JACKSONVILLE, Fla. – A Jacksonville woman is accused of smuggling a loaded revolver into the Duval County jail following her arrest on suspicion of driving under the influence.
The handgun, which contained six live rounds, went undetected for almost five hours after the woman was taken into custody despite multiple searches and a body scan.
Kaysha McCoy, 31, is charged with smuggling contraband into a detention facility, carrying a concealed firearm in a detention facility, both felonies, and misdemeanor driving under the influence, jail logs show. She remains in custody in lieu of $20,000 bond.
McCoy was behind the wheel of a Ford sedan that was pulled over near Beach Boulevard and St. Johns Bluff Road about 1 a.m. Dec. 4 because the vehicle’s headlights were switched off and the car sat idling at a green light, according to a copy of her arrest report.
Officers noted in the report that McCoy seemed confused, slurred her words and her breath smelled of alcohol. The report said McCoy, who denied having anything to drink, was arrested on suspicion of DUI after performing poorly on field sobriety tests and refusing a breath test.
She was brought into jail at 3:48 a.m., searched during intake and then taken into a separate room to change into a jail uniform, according to the report. She was then screened by a body scanner, which displayed a dark object in her pelvic area, and searched once more.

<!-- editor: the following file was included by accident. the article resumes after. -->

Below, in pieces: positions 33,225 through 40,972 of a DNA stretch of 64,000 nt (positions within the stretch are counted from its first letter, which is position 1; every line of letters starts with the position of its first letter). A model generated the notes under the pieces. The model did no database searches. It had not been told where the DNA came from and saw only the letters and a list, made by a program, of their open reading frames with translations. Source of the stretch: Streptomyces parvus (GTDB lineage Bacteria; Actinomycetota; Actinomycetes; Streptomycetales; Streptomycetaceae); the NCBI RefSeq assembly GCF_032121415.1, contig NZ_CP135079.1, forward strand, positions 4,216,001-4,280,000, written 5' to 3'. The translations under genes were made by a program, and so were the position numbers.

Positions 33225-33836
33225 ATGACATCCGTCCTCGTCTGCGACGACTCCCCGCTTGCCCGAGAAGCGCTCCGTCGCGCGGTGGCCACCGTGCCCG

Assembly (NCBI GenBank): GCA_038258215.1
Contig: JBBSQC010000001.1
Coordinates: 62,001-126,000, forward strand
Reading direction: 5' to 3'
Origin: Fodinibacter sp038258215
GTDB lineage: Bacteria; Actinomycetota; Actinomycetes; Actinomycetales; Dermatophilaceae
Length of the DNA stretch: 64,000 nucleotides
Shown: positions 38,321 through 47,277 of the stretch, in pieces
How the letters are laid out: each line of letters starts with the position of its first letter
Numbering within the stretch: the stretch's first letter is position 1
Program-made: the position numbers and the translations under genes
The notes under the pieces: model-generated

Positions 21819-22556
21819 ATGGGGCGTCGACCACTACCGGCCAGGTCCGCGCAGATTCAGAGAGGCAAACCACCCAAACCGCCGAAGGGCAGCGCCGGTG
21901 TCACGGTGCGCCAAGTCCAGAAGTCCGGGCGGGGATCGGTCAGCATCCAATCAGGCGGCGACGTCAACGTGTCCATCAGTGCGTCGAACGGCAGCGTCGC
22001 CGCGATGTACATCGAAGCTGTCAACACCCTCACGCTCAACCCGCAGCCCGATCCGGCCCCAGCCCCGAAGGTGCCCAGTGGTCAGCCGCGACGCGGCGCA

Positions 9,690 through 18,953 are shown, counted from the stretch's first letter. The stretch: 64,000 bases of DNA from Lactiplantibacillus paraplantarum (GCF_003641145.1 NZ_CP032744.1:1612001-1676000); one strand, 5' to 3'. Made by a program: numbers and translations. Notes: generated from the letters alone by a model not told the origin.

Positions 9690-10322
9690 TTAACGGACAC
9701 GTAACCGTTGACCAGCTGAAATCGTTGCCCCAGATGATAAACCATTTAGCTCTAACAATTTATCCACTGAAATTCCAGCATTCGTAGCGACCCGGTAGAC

It wasn’t until 8:41 a.m. when she was taken to a third-floor housing unit that the firearm was found.
An officer-in-training searching McCoy felt a hard object near her groin and asked what it was. According to the report, McCoy reached into her pants and pulled out a revolver. The weapon was confiscated.
McCoy said she told corrections officers during intake that she had a tampon but denied having anything dangerous on her person, according to the report. It’s unclear what else she said because pieces of her statement were redacted from the report.
According to the report, McCoy alluded to having a gun during a phone call she made while being booked.
The delayed discovery raises questions from a local law enforcement expert who wonders why jail staff didn’t find the firearm sooner and whether the initial searches were thorough enough. News4Jax Crime and Safety Expert Ken Jefferson, a former Jacksonville Sheriff’s Officer, chalked it up to human error.
“That’s what happened in this case because if they found (the gun later on), they could have found it initially,” Jefferson said Friday. “This poses a safety hazard for everyone in that jail because she could have taken out that weapon at any time and shot anybody including herself.”
Jefferson said this incident underscores the need for corrections officers to be careful when searching incoming inmates because it shows how easily a weapon can slip past multiple layers of security. He praised the trainee who ultimately found the gun.
“That officer had a good training officer,” he said. “If you’re in training, you’re more conscientious of doing everything right — because you are training and you want to get it right.”